Inequality and Economic Development in Brazil

Inequality and Economic Development in Brazil

Inequality and Economic Development in Brazil

Inequality and Economic Development in Brazil

Excerpt

Brazil is a continent-sized nation marked by profound contrasts. Some of these are geographic or climactic in nature, and they add to the variety of settings and scenes of which Brazilians are proud. Others are racial or ethnic: Brazil’s population draws on Native American, African, and European roots, and successive waves of immigrants, principally from Asia and Europe, have added to the mix. Such a combination of races and cultures, spread over more than 8 million square kilometers, inevitably makes for enormous diversity.

Yet other contrasts are social in nature and generally less welcome. Living conditions for Brazil’s 170 million people vary dramatically, both across the country’s regions and states and within them. Spatial variations can be marked. Life expectancy at birth ranges from 63.2 years in Alagoas to 71.6 years in Rio Grande do Sul. Adult literacy ranges from under 70 percent in Alagoas and Piauí to almost 95 percent in the Federal District (IBGE 2000). Poverty incidence rates range from 3.1 percent in metropolitan São Paulo to more than 50 percent in the rural northeast. Income disparities in Brazil are significant not only across regions but also between metropolitan areas, nonmetropolitan urban centers, and rural areas. Moreover, inequality across gender and racial groups is also important.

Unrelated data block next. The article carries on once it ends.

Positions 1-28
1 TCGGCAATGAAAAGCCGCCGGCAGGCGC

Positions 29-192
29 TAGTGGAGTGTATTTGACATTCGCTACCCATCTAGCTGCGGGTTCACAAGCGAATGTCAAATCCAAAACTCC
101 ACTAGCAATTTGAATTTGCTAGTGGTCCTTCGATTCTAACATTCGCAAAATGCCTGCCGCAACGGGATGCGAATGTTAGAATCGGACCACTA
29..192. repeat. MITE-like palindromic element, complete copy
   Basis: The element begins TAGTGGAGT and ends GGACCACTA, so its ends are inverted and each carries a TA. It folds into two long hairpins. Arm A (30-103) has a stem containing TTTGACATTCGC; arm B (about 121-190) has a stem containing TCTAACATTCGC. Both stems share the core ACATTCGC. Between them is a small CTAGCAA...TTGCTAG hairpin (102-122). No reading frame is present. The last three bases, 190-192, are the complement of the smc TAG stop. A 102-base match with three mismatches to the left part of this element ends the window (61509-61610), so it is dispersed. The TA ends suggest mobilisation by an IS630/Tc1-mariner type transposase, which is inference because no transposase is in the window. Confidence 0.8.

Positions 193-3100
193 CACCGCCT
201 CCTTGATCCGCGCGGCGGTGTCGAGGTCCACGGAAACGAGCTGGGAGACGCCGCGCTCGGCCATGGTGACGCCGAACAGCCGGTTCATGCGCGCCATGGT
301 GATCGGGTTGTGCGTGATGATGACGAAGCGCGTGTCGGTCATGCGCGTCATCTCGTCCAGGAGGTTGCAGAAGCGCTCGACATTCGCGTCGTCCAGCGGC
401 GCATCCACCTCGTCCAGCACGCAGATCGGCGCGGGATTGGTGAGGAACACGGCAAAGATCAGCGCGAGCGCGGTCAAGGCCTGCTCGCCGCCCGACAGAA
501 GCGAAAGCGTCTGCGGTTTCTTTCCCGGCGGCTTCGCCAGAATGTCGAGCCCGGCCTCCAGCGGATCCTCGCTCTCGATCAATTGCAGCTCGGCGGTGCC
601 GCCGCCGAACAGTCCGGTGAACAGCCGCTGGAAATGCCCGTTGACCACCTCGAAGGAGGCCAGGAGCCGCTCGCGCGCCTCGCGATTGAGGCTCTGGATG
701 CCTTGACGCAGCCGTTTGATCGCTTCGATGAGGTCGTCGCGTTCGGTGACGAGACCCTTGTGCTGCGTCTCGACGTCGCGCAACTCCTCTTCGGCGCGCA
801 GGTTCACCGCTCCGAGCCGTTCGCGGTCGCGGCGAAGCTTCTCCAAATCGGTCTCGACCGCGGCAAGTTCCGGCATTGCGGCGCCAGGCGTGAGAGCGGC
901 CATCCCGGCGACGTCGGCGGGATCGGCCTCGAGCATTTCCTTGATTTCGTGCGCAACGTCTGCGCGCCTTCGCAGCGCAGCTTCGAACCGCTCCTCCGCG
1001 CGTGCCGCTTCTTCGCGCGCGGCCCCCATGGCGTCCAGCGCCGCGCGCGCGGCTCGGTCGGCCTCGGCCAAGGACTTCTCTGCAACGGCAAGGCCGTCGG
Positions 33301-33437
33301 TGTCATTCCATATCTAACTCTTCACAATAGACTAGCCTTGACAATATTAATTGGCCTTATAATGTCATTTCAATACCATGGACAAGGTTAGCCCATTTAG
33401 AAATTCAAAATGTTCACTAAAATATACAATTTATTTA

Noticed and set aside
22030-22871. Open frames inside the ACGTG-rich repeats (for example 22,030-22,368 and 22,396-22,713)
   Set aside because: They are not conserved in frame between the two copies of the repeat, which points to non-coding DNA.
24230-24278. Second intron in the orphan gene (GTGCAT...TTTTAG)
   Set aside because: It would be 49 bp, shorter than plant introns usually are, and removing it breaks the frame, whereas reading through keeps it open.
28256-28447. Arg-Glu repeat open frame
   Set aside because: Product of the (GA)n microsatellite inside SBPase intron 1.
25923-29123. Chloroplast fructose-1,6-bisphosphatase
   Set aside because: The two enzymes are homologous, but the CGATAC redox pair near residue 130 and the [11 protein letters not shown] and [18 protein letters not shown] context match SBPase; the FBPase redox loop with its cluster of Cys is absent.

The present Report is motivated by the coming together of three widespread perceptions about inequality, two somewhat newer and one long-standing. The two newer ones are; (i) that inequality may matter for the country’s economic development, and (ii) that public policy can and should do something about it. The old perception, which is well borne out by the facts, is that Brazil occupies a position of very high inequality in the international community. Therefore, this report tries to explain what makes Brazil so unequal and to what extent the interaction of labor

1. Life expectancy at birth statistics are based on the 2000 census and are still treated by the IBGE as preliminary.

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